The beauty of baseball: Financially speaking


Most Major League Baseball fans would agree that something needs to be done to reform the leagues competitive unbalance—eventually. Every other major sport, besides soccer, has a salary cap to maintain competitive integrity. The exception, soccer, has no salary cap and it shows. In the English Premier League, for example, the same high-payroll teams compete each year (Manchester United, Liverpool, Arsenal, etc.). The other teams are left scrounge for secondary titles like winning tournaments, qualifying for Champions League or trying to avoid being dropped from the league all together. It’s difficult to claw your way from the bottom unless a wealthy oil-sheik swoops in to return your team for glory (Manchester City).

Somehow baseball is able to defy the inequalities created by a “capless” league. Yes, the Yankees spend the most and therefore are competitive nearly every year. The Yankees make more money than any team in baseball: they (arguably) have the most fans, sell the most merchandise, sell the most tickets and have the most nationally televised games. And, embracing our country’s capitalistic ideals, deserve to spend more than any other team.

And they do spend—a lot. Last year, the Yankees payroll exceeded 206 million dollars—by far the most in baseball. In fact, only eight teams spend half the money the Yankees did. The Bronx Bombers buy competiveness but they don’t necessarily buy success. Spending does not equal success in baseball. In fact, out of those eight teams that spent half of the New York payroll, only one (The Philadelphia Phillies) made the playoffs. Only one of those eight teams (The White Sox) finished within six games of a division title. Four of those teams finished with a .500 record or worse and one (The Mariners) finished with the second worse record in the entire league. In other words, money doesn’t necessarily buy success.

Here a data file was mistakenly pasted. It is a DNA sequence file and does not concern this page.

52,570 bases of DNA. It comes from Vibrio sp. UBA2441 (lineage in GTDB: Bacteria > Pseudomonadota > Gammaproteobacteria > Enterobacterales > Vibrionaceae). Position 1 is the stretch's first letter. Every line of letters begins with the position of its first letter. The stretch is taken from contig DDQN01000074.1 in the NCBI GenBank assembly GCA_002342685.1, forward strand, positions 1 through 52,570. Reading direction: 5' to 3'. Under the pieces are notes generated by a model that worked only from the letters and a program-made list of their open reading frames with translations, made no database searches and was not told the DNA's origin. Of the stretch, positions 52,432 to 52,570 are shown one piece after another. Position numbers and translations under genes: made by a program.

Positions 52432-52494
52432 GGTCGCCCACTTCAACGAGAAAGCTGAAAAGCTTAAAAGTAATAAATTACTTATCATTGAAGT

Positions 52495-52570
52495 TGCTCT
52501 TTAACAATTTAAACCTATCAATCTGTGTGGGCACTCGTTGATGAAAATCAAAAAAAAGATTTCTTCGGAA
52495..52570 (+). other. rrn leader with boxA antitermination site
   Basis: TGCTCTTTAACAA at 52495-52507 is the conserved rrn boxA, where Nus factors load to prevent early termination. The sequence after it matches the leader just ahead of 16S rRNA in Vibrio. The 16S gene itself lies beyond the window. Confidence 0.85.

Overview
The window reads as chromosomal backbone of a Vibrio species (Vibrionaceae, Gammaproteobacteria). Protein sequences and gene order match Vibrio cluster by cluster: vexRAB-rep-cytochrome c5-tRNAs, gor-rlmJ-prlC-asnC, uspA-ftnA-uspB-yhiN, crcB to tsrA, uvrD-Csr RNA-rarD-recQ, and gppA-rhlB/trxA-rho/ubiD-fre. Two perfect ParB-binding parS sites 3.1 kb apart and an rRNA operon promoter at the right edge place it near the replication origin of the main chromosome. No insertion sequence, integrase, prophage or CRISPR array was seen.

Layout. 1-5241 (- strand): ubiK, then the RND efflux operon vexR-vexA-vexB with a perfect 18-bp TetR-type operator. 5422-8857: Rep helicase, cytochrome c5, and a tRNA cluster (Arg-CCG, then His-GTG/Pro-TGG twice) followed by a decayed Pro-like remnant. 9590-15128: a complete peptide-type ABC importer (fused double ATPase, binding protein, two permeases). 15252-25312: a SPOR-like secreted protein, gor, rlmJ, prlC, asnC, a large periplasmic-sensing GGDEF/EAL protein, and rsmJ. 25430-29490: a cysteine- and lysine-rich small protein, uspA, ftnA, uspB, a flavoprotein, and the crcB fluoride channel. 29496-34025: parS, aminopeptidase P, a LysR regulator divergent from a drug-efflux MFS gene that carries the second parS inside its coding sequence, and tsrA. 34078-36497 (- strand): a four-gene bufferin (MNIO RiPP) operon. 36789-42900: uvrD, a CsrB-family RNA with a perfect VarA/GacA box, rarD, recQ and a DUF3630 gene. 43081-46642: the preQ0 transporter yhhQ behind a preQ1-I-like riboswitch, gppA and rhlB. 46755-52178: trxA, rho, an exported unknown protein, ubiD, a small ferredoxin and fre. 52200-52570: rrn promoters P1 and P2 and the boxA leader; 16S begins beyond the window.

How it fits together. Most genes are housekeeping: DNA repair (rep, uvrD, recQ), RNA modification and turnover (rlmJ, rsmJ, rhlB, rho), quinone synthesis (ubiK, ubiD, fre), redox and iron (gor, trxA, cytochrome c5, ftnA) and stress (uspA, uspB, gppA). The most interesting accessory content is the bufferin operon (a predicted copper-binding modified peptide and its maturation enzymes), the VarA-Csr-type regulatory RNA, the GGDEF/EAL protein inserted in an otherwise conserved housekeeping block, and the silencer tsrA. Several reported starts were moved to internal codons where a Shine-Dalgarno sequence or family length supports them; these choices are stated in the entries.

More evidence can be found simply by scrolling through 2010 payroll statistics. The Yankees were knocked out of the playoffs by the Rangers, a squad with the fourth lowest payroll. Four teams from the top fourteen payrolls and four teams from the bottom seventeen payrolls were represented in the playoffs. This essentially shows equal success between teams who spend and those who don’t. Low payroll teams can combat the big spenders with other factors: a good farm system, good team chemistry, etc. Perhaps the biggest payroll anomaly was the Sad Deigo Padres, who’s monumental late season collapse kept them one game out of the playoffs:  The Padres’ payroll was a measly 37 million dollars.

This same trend can be found in player contracts. Everyone in the league plays hard, no matter how much they make. Each season, some players who make a million bucks out perform players that make 20 million.  Look at NL MVP Joey Votto’s who got paid $525,000in 2009: The guy posted a .324./424/.600 clip and knocked in 113 runs. Oh, and led the Cincinatti Reds and their 72 million dollar payroll (12th lowest) to the playoffs. It’s not even worth comparing Votto’s stats to the highest paid NL position player Carlos Beltran (.255/.341/.427, 7HR, 27RBI), but Votto’s stats even outshine the NL’s highest paid first baseman Ryan Howard who posted a .276/.353/.505 clip with 31 home runs and 108 RBIs.  Howard put up great numbers but Votto’s, who got paid roughly 3% of Howard’s contract, were better.

Now of course Ryan Howard signed a big contract because he put up great numbers for under a million bucks just like Votto—that’s how it works; Play well and you’ll get a payday. And yes, Votto is a salary/statistical anomaly. But Votto’s case is not so rare. There’s Joey Votto’s scenario almost every year and there’s young guys making (comparatively) peanuts that out perform the big guns every day. That’s the point: in baseball, money doesn’t necessarily buy success. A big payroll may make success more attainable but does absolutely not guarantee it (Just ask the Red Sox and Cubs who both spent over 145 million on their payroll and both missed the playoffs.). It’s like height in basketball—it can be helpful but doesn’t necessarily make you a better player than the shortest guy on the court.

Yes, baseball has an inherent competitive unbalance built into it’s infrastructure but the game is also tailored to combat this. Unlike any other sport the lowest paid team has a legitimate chance to beat the highest paid team every time they play. Sure, there are a couple teams that perpetually sit in the basement of their respective decisions, but for the most part, teams and their fans break spring training optimistic for the upcoming year. The Yankees are welcome to spend a combined 100 million dollars on A-Rod, Jeter, CC Sabathia and Mark Teixeira because the game will continue to churn out Evan Longorias, Troy Tulowitzkis

Tim Lincecums, and Joey Vottos. Young, exciting players effectively combat the competitive unbalance. There are no guarantees. Ain’t baseball great?


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